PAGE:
The Scent of Green Papaya

Stunningly gorgeous.

A lusciously-beautiful film, this memory tale charts the life of a young Vietnamese girl as she works as a servant for two different families.

Her first job lands her with a rich, but deeply-fractured family, giving her a front row seat as their lives crumble.

Later she goes to work for a pianist who’s more interested in his servant than in his own fiancée, setting up a not-totally unexpected finale.

Winner of the Caméra d’Or at Cannes, and an Oscar nominee for Best Foreign Language film, this remains, 27 years later, a thoroughly enchanting slice of world cinema.

It Follows

You can run, but you can’t hide.

There’s a killer STD on the loose (or something like that), as teens are stalked and dispatched after having sexual encounters in this crackling horror flick.

It takes various human forms, but the assassin is relentless, pursuing each new target, getting ever closer until WHAMMO!

You can pass the curse on by boinking someone else, but there’s always the chance it’ll come back to get you as well if your new mark on the bed-board gets iced.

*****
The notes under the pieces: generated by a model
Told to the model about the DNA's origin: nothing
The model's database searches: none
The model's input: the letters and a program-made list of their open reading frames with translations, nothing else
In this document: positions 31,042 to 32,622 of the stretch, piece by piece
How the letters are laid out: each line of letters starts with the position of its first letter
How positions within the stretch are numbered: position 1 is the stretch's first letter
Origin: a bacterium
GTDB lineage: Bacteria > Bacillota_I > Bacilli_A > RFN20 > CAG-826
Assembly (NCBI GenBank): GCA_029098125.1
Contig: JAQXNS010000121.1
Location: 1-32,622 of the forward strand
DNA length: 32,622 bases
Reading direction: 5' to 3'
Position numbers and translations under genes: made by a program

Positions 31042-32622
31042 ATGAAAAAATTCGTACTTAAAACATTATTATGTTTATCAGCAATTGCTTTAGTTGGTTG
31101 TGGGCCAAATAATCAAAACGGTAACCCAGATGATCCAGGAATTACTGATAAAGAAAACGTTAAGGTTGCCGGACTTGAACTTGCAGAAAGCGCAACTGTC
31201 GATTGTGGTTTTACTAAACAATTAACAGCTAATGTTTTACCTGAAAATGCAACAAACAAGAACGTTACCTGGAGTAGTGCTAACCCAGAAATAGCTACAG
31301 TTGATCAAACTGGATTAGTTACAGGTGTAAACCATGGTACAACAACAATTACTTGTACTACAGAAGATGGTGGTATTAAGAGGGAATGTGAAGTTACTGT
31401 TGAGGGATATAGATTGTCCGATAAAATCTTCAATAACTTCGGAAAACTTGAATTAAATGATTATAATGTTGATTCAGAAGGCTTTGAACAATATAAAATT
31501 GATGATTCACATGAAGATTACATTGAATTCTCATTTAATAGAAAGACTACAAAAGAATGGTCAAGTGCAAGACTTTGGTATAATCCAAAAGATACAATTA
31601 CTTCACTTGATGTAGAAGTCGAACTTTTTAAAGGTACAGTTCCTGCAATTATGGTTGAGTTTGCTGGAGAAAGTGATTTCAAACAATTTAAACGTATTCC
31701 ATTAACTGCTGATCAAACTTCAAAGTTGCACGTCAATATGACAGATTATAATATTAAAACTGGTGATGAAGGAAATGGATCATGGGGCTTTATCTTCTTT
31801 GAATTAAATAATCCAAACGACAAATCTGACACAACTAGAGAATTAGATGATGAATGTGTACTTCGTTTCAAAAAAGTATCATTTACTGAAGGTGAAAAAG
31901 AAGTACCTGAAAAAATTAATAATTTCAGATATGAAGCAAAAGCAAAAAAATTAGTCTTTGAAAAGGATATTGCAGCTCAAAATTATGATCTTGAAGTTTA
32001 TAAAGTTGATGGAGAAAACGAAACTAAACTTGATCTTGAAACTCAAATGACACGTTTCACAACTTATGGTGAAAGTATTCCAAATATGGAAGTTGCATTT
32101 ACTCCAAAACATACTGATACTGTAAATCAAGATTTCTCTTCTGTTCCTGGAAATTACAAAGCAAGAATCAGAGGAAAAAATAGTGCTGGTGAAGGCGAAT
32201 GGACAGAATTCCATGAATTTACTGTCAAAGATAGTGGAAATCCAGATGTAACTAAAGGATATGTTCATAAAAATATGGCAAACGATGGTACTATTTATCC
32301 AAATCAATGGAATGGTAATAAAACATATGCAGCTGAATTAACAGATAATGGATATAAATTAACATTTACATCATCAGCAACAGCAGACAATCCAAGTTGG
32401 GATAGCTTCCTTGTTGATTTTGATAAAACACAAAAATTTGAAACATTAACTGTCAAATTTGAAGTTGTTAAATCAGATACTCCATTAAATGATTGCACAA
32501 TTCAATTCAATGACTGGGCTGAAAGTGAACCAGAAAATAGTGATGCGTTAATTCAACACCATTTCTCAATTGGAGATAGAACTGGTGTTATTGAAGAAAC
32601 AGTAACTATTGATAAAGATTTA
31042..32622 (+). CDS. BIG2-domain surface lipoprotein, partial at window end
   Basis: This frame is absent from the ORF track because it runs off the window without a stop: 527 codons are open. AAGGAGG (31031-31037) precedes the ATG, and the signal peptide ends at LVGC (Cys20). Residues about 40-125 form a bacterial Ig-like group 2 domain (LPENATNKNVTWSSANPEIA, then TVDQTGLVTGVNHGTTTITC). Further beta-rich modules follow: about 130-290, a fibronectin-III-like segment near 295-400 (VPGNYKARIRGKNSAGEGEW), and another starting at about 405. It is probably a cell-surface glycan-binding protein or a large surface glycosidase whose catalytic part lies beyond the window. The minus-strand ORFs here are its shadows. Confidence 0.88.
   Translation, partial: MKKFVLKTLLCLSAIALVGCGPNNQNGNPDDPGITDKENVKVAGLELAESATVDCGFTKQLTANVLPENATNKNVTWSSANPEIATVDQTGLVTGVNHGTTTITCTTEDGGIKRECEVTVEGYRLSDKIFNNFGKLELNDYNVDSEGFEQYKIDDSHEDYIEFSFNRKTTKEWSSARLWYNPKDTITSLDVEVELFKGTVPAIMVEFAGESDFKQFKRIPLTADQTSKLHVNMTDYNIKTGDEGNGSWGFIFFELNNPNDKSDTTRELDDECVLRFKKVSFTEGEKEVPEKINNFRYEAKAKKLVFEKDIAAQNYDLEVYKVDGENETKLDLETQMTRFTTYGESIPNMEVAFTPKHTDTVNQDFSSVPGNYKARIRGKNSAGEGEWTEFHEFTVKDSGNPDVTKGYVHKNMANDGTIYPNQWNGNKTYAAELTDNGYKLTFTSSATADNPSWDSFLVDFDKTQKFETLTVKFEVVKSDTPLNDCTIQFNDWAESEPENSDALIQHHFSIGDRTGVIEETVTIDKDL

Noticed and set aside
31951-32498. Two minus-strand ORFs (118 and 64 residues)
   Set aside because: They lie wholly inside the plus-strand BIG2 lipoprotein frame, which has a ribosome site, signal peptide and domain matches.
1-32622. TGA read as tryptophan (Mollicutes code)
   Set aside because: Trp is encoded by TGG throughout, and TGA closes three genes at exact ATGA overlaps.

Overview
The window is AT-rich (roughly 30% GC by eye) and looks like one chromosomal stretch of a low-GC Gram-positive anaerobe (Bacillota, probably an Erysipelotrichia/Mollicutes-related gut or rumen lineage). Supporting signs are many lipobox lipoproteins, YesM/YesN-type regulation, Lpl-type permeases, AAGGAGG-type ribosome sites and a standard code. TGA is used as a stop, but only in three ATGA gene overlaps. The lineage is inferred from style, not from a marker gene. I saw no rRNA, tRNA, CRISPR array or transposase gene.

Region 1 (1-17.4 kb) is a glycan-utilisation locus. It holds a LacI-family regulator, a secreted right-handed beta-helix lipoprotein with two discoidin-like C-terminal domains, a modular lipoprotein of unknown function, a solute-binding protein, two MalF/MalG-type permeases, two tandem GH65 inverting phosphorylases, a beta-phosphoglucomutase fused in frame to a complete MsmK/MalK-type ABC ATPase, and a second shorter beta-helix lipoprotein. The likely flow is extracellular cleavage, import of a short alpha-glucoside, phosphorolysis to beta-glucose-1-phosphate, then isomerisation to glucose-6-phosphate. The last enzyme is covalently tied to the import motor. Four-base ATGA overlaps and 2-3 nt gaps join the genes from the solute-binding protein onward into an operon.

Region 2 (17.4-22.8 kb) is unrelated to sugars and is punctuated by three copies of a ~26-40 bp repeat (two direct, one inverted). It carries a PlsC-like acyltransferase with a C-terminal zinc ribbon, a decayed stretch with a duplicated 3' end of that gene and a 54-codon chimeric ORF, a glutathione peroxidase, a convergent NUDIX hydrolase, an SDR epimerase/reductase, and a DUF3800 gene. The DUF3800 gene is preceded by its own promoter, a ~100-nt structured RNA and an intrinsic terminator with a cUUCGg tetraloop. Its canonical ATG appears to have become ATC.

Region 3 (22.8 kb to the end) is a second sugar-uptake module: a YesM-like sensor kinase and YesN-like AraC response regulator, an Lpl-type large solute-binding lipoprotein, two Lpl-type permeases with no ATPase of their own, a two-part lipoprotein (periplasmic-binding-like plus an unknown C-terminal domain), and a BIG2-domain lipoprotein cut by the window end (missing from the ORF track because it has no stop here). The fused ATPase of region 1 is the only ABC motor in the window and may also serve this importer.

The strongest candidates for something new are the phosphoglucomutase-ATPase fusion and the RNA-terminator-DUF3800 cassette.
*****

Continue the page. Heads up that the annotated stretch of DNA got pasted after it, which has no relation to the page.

Favoring creepiness over gore, this one will put some ice down the back of your shirt.


What’s buggin’ you?

I used to get mixed reactions when I played this stellar nature documentary on Videoville’s TV screens.

The imagery is stunning, capturing bees, slug, and all sorts of creepy-crawlies in their natural environment – documented in pristine close-ups by revolutionary cameras.

Delivered with just a brief voice-over, the filmmakers largely let the action speak for itself.

And it’s mesmerizing.

Unless customers had an aversion to those same creepy-crawlies.

Then, seeing them beam back at you from multiple screens hovering over the video rows could have been a little disconcerting.

Not that it ever stopped me from hitting play.